6:30am

Sat October 27, 2012
Garden Report

Winterize Your Garden

As colder weather and winter approach it’s almost time to start winterizing your roses. KUNC Gardener Tom Throgmorton offers tips on how to insure your roses make it through to spring.

Grafted roses grown in the Rocky Mountain region need protection. Temperature extremes from below zero degrees one week and 65 degrees the next week take their toll. Desiccating winds suck the moisture out of exposed canes. Just a little insulation keeps roses alive.

Roses go dormant on their own schedule. It usually takes some hard freezes for them to lose their leaves. Insulating roses too early causes problems. The mulch is a natural nesting place for little critters. Once they’ve nestled into the mulch the rose becomes their prime winter food source. After a few hard freezes the rodents have found other living quarters and the roses are entering dormancy.

The rose graft is the most important plant area to protect. This is the bulge at the crown where the special named rose variety is attached to a hardy rootstock. At a minimum, cover the graft with 4 inches of mulch, soil or compost. Prune long canes to 24 inches above the ground.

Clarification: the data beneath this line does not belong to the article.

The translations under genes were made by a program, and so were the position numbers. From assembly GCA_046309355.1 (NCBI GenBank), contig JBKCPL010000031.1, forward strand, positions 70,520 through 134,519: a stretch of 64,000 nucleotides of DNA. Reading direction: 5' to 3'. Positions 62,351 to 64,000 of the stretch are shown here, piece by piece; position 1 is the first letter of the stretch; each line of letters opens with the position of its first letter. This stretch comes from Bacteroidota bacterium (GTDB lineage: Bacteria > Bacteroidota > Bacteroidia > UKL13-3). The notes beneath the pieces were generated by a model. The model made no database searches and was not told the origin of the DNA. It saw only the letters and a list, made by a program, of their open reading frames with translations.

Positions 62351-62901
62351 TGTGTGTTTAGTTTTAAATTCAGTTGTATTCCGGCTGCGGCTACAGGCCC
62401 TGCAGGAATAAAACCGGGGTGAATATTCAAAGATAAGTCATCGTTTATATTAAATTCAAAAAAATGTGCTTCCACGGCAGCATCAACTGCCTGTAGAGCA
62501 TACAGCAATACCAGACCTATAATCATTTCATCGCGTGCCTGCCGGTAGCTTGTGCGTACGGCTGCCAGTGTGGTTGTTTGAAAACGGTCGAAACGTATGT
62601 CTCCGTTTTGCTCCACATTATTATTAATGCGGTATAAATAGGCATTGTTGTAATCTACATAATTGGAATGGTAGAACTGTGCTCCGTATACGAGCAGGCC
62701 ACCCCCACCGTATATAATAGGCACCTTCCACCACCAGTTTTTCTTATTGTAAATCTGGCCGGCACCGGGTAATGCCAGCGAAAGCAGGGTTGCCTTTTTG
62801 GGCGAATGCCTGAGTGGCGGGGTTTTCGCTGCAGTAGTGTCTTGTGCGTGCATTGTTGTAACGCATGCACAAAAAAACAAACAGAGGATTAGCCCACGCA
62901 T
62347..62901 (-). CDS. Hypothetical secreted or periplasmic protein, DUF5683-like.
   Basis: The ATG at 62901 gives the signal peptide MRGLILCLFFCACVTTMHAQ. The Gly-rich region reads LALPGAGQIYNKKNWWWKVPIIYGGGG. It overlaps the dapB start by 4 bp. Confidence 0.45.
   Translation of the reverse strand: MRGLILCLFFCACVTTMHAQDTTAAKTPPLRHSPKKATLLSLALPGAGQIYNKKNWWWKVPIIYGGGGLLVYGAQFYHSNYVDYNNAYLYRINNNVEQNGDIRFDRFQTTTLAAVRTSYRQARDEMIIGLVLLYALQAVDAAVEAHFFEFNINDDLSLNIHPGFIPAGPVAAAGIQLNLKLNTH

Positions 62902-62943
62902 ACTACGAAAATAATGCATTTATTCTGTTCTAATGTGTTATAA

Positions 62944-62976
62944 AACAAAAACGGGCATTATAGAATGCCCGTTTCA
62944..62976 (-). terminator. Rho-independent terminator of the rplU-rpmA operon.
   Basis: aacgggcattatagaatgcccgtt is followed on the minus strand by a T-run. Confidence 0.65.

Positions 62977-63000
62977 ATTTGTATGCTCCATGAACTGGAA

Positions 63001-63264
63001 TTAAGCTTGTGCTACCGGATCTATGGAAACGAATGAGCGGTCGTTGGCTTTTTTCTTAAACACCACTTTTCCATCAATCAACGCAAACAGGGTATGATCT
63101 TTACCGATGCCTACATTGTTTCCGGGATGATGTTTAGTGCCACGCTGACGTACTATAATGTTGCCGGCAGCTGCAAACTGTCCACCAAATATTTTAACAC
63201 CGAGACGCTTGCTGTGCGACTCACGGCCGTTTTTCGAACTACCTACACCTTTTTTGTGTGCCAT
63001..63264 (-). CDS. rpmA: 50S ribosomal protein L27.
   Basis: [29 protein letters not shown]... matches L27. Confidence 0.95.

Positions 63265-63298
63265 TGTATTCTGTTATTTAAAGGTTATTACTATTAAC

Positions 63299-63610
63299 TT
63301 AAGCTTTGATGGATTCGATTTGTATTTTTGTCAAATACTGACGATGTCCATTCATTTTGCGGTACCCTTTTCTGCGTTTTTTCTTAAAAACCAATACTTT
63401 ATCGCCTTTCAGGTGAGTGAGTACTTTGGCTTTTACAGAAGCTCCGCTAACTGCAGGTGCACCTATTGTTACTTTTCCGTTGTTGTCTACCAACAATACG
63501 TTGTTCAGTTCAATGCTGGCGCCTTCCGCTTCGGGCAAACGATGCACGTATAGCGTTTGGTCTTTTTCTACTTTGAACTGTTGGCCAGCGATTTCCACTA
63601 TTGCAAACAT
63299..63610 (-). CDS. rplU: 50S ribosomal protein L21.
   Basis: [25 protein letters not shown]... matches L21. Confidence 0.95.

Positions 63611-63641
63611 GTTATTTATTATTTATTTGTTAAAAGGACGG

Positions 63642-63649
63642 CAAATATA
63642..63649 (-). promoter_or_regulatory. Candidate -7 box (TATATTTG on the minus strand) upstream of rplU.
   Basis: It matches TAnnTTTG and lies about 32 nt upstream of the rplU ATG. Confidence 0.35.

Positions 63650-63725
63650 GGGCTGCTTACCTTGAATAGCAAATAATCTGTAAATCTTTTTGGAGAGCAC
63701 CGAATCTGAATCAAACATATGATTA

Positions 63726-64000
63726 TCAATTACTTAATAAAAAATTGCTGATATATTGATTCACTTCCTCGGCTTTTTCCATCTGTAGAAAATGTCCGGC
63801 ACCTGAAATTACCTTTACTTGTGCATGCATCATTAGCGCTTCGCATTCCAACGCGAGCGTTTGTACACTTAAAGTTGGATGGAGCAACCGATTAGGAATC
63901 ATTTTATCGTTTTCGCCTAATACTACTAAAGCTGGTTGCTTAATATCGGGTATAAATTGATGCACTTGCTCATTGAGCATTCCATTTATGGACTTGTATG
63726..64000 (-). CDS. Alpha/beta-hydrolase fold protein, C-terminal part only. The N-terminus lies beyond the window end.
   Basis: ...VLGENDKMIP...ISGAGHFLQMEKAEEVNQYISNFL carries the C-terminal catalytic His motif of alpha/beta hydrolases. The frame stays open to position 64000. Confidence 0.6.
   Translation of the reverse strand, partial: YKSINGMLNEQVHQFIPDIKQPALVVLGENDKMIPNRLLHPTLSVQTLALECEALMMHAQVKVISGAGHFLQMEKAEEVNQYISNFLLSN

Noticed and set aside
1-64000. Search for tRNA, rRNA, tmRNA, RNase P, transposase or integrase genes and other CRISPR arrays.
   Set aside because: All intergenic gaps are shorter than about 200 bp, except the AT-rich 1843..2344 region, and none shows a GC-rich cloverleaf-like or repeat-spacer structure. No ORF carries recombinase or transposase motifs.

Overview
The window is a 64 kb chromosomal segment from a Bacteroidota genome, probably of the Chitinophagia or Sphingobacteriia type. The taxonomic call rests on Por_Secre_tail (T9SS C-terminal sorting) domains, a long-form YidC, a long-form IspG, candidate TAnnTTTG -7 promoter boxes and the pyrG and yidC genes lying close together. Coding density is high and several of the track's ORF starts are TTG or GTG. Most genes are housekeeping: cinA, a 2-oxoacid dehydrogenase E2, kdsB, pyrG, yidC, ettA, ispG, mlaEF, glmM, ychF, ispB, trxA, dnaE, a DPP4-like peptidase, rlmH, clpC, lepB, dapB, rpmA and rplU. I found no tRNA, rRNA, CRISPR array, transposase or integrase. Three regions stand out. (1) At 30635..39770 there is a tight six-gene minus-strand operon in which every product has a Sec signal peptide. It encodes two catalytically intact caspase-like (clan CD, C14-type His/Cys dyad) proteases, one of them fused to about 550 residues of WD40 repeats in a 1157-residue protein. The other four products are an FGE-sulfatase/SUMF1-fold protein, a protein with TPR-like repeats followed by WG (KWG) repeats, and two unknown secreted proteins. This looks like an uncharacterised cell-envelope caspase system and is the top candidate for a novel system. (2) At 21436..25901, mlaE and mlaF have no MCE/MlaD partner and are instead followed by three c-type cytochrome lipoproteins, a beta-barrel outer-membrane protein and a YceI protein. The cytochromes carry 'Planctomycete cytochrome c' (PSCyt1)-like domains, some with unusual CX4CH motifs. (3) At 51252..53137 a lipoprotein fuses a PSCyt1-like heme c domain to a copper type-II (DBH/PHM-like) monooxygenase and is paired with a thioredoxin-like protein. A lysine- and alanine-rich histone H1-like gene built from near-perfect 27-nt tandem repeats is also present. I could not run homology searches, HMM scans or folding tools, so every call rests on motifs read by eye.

Grafted, climbing roses offer a challenge. Some are definitely hardier than others. Research each variety on the internet or at your local garden center. If unsure or growing a less hardy variety, the entire cane needs protection. Un-trellis the canes and lay them in a garden bed. This is a thorny job. Cover the canes with at least 4 inches of mulch. The live canes can be re-trellised in early spring.

Some grafted roses tolerate winter extremes better than others. But without a lot of research and experience killing roses, it’s difficult to determine which roses are hardiest. Generally shrubby floribunda roses need some protection. Most hybrid tea and grandiflora roses benefit from winter protection. Winter insulation doesn’t hurt any roses.

Roses on their own root are another solution. These varieties have no graft union that can be damaged. The worst case scenario is, in a hard winter, the rose is killed to the ground. The hardy root will re-grow in the spring with the same flowering plant you started with.

Many own root roses have been bred in Canada. These plants are selected for their disease resistance, flower color, fragrance and ability to survive the harsh Canadian winters. Own root roses don’t need a bunch of extra care. They can be treated like any other shrub in the garden but they have rose flowers.

tom@throgmortonplantmanagement.com

Tom Throgmorton Garden Report 10/27